Jeroen Dijsselbloem, a lawmaker with the opposition Labor Party which does not support a general ban, condemned the proposal as "a symbolic move by Verdonk for political reasons."

"A general ban is way out of line, and I'm very much worried that in the Muslim community many people will see this as Islam bashing," he said.

Amsterdam's mayor, Job Cohen, also of the opposition Labor party, said he would like to see burqas disappear, though he did not advocate a ban.

"From a viewpoint of integration and communication, naturally it's very bad," he told reporters. "You can't speak with each other if you can't see each other, so in that sense, I'd say myself the less (it's worn), the better."

The issue has resonance throughout Europe. Former British Foreign Secretary Jack Straw recently caused a stir by saying he wants Muslim women to abandon the full-face veil - a view endorsed by Prime Minister Tony Blair. In France, the center-right's leading presidential candidate Nicolas Sarkozy has championed tougher immigration laws that critics say amount to an appeal to far-right voters.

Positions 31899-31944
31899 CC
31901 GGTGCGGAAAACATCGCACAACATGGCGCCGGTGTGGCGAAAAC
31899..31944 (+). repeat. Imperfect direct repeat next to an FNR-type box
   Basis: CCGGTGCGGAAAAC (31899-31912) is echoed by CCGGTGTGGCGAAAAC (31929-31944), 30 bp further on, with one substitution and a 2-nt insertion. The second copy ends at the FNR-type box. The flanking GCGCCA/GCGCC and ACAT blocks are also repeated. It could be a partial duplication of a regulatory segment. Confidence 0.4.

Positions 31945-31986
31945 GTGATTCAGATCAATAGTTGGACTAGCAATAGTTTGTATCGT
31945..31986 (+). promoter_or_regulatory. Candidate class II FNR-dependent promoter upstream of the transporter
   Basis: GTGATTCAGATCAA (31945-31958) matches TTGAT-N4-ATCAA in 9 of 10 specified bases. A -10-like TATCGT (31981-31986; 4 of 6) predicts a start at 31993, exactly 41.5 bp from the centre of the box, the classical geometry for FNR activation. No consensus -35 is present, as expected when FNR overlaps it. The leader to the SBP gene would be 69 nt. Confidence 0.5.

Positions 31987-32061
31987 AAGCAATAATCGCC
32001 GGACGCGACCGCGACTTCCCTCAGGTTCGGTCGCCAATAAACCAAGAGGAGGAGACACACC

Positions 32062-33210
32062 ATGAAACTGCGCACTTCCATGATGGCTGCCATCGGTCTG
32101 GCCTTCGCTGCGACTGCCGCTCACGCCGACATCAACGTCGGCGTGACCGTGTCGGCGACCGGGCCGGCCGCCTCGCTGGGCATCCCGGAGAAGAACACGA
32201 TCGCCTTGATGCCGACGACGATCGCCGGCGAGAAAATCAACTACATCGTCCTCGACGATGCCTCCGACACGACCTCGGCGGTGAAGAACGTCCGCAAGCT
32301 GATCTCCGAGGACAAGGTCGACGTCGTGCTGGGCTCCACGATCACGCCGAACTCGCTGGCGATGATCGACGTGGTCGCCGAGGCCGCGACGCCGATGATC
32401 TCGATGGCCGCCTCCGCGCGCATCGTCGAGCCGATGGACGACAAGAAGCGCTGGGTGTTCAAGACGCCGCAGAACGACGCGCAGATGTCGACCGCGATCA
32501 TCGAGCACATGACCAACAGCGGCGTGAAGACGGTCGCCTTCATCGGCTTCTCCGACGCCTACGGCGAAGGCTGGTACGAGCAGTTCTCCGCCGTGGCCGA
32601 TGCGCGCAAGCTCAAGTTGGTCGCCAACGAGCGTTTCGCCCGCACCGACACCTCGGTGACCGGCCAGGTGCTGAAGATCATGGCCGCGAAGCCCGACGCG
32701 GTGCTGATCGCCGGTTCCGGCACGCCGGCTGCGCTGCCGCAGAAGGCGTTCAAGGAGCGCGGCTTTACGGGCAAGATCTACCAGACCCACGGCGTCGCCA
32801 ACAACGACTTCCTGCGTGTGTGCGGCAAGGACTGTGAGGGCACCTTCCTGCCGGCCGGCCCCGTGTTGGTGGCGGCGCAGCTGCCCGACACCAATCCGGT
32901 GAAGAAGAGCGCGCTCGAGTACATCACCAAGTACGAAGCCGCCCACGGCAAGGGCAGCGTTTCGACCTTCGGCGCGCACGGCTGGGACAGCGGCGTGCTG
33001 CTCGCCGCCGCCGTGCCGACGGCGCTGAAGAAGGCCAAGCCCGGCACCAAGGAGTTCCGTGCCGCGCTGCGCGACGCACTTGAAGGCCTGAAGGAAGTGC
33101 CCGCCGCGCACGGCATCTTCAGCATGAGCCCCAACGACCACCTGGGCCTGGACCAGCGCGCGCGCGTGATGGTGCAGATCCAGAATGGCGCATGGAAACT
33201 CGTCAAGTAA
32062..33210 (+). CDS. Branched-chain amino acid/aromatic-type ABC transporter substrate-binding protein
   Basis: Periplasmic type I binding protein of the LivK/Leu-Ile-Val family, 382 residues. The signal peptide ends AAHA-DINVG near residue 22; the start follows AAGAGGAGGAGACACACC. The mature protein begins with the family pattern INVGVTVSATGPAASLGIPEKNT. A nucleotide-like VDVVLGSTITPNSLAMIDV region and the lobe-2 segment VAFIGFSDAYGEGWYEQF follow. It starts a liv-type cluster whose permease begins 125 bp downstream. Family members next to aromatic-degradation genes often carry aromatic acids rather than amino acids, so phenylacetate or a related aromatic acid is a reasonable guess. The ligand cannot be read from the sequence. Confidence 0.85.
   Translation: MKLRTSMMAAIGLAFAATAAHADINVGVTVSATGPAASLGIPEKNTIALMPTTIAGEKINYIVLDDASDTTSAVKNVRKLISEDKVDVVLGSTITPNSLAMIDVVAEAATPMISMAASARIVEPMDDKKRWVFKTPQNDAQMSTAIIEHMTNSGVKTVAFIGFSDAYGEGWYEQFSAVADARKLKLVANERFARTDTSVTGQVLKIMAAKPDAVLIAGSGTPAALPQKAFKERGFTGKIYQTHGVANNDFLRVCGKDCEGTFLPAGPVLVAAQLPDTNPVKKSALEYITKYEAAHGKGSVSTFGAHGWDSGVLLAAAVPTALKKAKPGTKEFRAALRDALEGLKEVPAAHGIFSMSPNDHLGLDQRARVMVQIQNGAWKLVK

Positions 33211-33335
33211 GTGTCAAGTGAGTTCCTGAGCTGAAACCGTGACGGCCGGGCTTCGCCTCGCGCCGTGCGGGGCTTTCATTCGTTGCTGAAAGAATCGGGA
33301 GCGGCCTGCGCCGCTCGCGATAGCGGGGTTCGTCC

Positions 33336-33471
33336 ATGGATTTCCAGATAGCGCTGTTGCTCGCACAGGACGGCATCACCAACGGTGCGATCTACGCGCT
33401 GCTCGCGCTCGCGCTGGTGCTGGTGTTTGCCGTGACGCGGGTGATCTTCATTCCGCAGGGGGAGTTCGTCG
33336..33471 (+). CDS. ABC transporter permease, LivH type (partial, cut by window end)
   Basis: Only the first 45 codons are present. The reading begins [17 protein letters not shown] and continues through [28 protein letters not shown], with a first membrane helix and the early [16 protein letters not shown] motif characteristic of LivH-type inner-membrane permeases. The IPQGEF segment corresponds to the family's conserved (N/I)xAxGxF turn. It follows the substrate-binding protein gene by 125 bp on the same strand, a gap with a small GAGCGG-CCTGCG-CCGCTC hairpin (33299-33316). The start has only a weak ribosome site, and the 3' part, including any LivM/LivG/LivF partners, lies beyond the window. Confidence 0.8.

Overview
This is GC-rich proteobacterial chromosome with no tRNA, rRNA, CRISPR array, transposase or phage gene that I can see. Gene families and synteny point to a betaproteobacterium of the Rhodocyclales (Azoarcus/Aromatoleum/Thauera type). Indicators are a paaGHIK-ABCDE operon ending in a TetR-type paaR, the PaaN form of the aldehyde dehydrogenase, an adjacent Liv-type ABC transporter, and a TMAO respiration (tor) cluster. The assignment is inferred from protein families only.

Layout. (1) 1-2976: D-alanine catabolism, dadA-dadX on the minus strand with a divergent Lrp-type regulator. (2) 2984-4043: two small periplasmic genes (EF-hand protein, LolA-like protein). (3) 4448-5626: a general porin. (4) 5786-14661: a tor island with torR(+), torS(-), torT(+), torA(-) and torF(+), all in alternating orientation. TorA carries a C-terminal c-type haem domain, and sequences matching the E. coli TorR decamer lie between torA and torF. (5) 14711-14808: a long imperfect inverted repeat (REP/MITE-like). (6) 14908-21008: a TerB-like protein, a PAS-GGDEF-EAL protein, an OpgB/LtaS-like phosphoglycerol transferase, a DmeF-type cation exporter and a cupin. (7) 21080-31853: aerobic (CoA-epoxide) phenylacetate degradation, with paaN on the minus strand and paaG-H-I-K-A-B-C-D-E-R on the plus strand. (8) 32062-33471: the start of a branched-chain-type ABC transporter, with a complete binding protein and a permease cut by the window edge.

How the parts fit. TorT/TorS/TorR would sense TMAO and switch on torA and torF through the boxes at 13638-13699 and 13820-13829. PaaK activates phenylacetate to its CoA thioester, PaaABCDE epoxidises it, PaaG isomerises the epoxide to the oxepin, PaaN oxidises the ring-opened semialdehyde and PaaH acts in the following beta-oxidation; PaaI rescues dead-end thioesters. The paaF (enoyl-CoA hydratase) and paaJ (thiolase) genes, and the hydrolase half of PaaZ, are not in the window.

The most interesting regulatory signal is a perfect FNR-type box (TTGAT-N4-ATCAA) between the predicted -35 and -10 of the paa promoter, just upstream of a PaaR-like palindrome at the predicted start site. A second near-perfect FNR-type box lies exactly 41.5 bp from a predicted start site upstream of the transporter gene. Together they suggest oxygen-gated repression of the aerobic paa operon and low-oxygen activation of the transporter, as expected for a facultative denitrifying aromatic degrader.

Germany, which also has a large Muslim immigrant community, has a law banning teachers in public schools from wearing head scarves, but no burqa ban. In Belgium, one local mayor banned burqas, but there is no general ban in force across the country.

Italy has a law requiring people to keep their face visible in public that dates back to the country's crackdown on domestic terrorism decades ago.

In Holland, policies associated with the nationalist fringe in 2002 have been co-opted by the center: holding asylum-seekers in detention centers, more muscle for the police and intelligence services, and visa examinations that require would-be immigrants to watch videos of homosexuals kissing and of topless women on the beach. Everyone must learn to speak Dutch, and Muslim clerics must mind what they say in their Friday sermons for fear of deportation.